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    John Henry Brown asks fellow Ranger and Confederate "Rip" Ford to take his son "on a campaign west... to learn the county and all beware of guerilla warfare"

    [John S. "Rip" Ford]. John Henry Brown Autograph Letter Signed to Texas Ranger Rip Ford. One and one-half pages (one sheet), 8" x 10.5", Bonham [Texas], January 23, 1864. In this letter, John Henry Brown asks famed Texas Ranger Rip Ford for two favors; firstly, to take his son, Julius Brown, on "a campaign west"; secondly, to make special arrangements so Julius can keep his two horses in "the government stable" at government expense. In part as written:

    "My son, Julius R. Brown , desires to raise a company of boys in the spring, all to be under 18. I am taking steps to get him the authority. He has been in the service in all over two years, and is not yet 18. He has won the confidence and esteem, as I have reason to believe, of every officer with whom he has served. He has been on Bankhead's staff as an aid with the rank of Lieut., but the non-confirmation of B's promotion, has thrown him out of a place. If you have gone on a campaign west, I have advised Julius to go with you for about two months to learn the country and all beware of guerrilla warfare. In that event I desire he should be in your mess[?] and solicit for him that friendship that you would expect of me for a son of yours, of similar aspirations. If you have not gone west, then I prefer his remaining in Austin until the result of my application is known. In the latter case I would take it as a great favor if you would order or arrange it so that Julius can keep his horse or horses (for he has had two) in the government stable. My expenses are enormous and as both my boys & self are serving the country, you can appreciate the importance of this economical idea. I initiated and [. . . illegible] [former Texas Ranger] Major H[arris] A. Hamner to establish an encampment at Weatherford, Parker County."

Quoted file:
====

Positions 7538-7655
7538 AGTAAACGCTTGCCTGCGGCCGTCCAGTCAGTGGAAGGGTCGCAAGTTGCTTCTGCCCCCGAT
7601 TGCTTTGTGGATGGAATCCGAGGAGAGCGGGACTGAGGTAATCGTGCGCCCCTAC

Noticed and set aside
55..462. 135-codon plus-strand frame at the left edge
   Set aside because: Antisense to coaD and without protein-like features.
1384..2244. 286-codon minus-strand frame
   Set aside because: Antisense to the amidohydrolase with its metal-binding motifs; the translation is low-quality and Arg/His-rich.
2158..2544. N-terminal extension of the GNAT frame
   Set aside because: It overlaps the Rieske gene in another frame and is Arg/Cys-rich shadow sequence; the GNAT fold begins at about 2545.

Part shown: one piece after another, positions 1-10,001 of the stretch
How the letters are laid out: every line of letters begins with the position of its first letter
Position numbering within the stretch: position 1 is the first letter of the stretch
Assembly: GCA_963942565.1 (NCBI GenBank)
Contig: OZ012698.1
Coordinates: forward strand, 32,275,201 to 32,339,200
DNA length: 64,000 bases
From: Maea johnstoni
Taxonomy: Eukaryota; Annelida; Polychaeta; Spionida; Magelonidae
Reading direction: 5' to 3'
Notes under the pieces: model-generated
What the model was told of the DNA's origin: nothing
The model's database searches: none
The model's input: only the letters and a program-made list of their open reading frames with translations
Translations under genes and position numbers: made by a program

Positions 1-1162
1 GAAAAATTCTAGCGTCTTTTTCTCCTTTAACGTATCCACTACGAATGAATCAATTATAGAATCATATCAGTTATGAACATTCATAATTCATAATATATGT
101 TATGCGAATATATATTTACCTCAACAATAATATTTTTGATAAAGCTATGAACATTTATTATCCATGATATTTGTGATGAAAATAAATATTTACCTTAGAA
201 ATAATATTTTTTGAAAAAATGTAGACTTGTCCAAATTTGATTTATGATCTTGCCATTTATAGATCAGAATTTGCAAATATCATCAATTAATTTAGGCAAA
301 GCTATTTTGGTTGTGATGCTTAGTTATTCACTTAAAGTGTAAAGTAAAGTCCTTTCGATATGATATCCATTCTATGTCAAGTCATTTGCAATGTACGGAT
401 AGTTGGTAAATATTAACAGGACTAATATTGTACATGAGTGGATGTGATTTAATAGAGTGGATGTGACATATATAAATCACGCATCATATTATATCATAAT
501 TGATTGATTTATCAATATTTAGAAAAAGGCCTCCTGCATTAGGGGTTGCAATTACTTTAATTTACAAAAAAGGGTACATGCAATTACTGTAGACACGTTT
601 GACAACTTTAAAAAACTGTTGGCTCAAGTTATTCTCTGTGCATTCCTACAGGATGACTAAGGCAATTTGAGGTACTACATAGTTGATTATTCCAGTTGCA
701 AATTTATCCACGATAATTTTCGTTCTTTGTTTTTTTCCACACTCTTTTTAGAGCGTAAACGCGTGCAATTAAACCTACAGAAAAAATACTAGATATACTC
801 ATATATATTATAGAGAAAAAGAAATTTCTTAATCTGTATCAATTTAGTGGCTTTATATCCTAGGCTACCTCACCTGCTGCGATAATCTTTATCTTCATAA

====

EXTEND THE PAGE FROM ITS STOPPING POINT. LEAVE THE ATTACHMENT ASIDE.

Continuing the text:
Brown joined the Texas Rangers in the early 1840s. Throughout that decade, and then in the 1850s, he was also a newspaper man and Texas politician, elected in 1860 to serve as a delegate to the Secession Convention. During the Civil War, he served under the McCulloch brothers (first under Ben, then Henry). Because of bad health, he returned to Austin in 1863. One year after writing this letter, he took command of the 3rd Frontier District until May 13, 1865, when, along with Rip Ford, he participated in the Battle of Palmito Ranch, the final battle of the war. This letter is written in bold ink (some bleedthrough). Smoothed folds.

    Auction Info

    Auction Dates
    September, 2013
    21st Saturday
    Bids + Registered Phone Bidders: 2
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